Growing up you probably remember getting a flat tyre on your mountain bike and having to patch or replace the tube. It's safe to say the times have changed. Tubeless tyres now come standard on almost all high end mountain bikes and there is good reason for it. But, what is a tubeless MTB setup and why should you use one on your mountain bike?
What Is Tubeless
A tubeless mountain bike setups is as the name suggests, a tyre on your rim without a tube. Sounds simple but how does it work? You'll need a tubeless tyre (Maxxis tyres marked 'TR'), tubeless rim tape, tubeless valves and tubeless sealant. Installed correctly the tyre, valve and rim will have an air tight seal, perfect! So, what's the tubeless sealant for? The sealant creates a higher quality seal between all components. On top of this it also has the ability to seal punctures you get while riding! 'Joe's Super Sealant' can seal holes up to 6mm while the 'Joe's Podium Sealant' will seal up to 10mm.
With a tube when you hear that fatal 'hiss' of a flat tyre you know it's lights out, you're up for a tube change. With a tubeless setup you're still in the fight! Spin that wheel around as fast as you can, find the puncture and make sure it's the lowest point of your tyre. Just do whatever it takes to try and get that sealant to clog up the hole. Imagine getting a flat tyre at the bottom of pipeline and knowing your car is parked at the Gap Creek MTB car park. In these instances the ability to seal a small puncture is almost priceless!
It may only be a little weight but its in the most critical part of your bike to carry weight, the wheels. When your wheels get turning the weight of your tyre, rim and tube is magnified. When you next have your front wheel off hold your end caps and turn the wheel side to side. Now, spin the wheel and try turning it from side to side. The difference in resistance is huge! This same effect applies when you're speeding down the hill, a lighter setup will make for a more manoeuvrable mountain bike.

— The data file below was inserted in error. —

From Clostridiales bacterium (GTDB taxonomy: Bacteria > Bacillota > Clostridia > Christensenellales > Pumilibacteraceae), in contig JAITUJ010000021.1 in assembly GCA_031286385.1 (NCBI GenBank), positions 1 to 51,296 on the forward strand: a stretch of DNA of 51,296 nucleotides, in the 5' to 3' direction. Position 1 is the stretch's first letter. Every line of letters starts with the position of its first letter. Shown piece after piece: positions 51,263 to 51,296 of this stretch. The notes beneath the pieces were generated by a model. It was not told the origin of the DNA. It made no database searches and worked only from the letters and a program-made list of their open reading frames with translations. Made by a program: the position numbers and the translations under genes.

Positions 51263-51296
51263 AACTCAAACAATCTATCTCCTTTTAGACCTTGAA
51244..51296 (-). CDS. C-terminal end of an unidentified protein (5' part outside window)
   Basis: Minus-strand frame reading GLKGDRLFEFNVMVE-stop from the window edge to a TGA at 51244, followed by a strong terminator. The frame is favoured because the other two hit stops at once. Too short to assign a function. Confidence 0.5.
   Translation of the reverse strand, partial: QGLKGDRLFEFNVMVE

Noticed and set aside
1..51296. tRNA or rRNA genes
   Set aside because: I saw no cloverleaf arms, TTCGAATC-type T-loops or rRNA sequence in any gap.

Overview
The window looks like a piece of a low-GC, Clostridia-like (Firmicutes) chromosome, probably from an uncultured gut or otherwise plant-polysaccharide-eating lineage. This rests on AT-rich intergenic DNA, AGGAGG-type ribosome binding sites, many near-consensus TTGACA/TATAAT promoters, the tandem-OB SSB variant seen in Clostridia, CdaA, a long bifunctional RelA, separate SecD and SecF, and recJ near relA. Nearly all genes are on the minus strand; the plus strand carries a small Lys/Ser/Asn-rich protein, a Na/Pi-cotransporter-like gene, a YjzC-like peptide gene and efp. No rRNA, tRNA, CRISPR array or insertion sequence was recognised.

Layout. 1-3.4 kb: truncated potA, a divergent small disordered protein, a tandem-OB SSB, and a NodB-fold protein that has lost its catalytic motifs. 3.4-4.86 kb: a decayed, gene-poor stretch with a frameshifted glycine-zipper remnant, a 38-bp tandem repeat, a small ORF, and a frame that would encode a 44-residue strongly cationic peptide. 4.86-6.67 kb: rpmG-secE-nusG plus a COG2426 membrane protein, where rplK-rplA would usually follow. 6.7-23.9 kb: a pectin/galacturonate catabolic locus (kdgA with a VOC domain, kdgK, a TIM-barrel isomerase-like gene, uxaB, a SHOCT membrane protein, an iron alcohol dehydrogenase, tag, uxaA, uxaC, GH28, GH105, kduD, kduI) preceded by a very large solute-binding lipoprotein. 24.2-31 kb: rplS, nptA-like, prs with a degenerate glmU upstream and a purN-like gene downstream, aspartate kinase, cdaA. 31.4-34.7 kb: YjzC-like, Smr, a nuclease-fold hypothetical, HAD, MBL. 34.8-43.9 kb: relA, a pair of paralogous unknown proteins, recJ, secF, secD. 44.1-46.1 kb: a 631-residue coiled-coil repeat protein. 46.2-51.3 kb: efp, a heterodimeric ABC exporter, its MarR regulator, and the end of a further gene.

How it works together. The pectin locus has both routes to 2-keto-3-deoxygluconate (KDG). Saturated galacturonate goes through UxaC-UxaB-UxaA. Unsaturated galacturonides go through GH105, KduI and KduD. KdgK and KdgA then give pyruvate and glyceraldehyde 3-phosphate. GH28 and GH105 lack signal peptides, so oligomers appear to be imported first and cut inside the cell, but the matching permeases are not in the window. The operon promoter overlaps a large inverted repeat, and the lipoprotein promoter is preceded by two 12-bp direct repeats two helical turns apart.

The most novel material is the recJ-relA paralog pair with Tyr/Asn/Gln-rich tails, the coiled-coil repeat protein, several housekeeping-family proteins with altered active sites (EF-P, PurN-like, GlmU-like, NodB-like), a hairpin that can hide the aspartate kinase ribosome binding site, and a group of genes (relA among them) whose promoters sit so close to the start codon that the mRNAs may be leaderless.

A tube is literally another layer of rubber in your tyre and that extra layer provides some added stability as expected. Wind the clock back a few years and DH riders often would complain of tubeless tyre feeling 'squirmish' in corners. With the advancements of MTB tyre technology, particularly in the side wall design, this is no longer the case. Although some difference may be detected nearly all professional riders are now heavily in favour of a tubeless setup.
In summary, we recommend that mountain bikers looking to get the most performance and puncture resistance utilise a tubeless setup. The team here at For The Riders all ride tubeless setups on their mountain bikes, this information is based on first hand experience! So if you're after the best tubeless setup for your mountain bike to take on our tough Australian MTB tracks talk to the team and we'll point you in the right direction.